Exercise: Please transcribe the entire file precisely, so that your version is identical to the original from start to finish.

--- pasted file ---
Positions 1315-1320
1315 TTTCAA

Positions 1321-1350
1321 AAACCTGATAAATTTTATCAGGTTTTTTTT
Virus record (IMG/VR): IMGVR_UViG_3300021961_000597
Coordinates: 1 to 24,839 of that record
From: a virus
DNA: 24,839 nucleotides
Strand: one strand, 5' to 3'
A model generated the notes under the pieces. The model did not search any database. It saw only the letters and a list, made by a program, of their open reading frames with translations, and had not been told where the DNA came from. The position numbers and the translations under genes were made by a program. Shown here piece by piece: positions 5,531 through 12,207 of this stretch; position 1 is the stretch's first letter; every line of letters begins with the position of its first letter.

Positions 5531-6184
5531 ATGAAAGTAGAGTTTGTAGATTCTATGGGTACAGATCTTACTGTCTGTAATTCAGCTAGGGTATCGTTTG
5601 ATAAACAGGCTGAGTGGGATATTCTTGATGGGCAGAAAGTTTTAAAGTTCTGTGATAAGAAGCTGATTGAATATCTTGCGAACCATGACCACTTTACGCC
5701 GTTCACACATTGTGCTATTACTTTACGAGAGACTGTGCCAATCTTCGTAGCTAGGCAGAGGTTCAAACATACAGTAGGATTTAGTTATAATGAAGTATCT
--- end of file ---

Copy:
Positions 1315-1320
1315 TTTCAA

Positions 1321-1350
1321 AAACCTGATAAATTTTATCAGGTTTTTTTT
Virus record (IMG/VR): IMGVR_UViG_3300021961_000597
Coordinates: 1 to 24,839 of that record
From: a virus
DNA: 24,839 nucleotides
Strand: one strand, 5' to 3'
A model generated the notes under the pieces. The model did not search any database. It saw only the letters and a list, made by a program, of their open reading frames with translations, and had not been told where the DNA came from. The position numbers and the translations under genes were made by a program. Shown here piece by piece: positions 5,531 through 12,207 of this stretch; position 1 is the stretch's first letter; every line of letters begins with the position of its first letter.

Positions 5531-6184
5531 ATGAAAGTAGAGTTTGTAGATTCTATGGGTACAGATCTTACTGTCTGTAATTCAGCTAGGGTATCGTTTG
5601 ATAAACAGGCTGAGTGGGATATTCTTGATGGGCAGAAAGTTTTAAAGTTCTGTGATAAGAAGCTGATTGAATATCTTGCGAACCATGACCACTTTACGCC
5701 GTTCACACATTGTGCTATTACTTTACGAGAGACTGTGCCAATCTTCGTAGCTAGGCAGAGGTTCAAACATACAGTAGGATTTAGTTATAATGAAGTATCT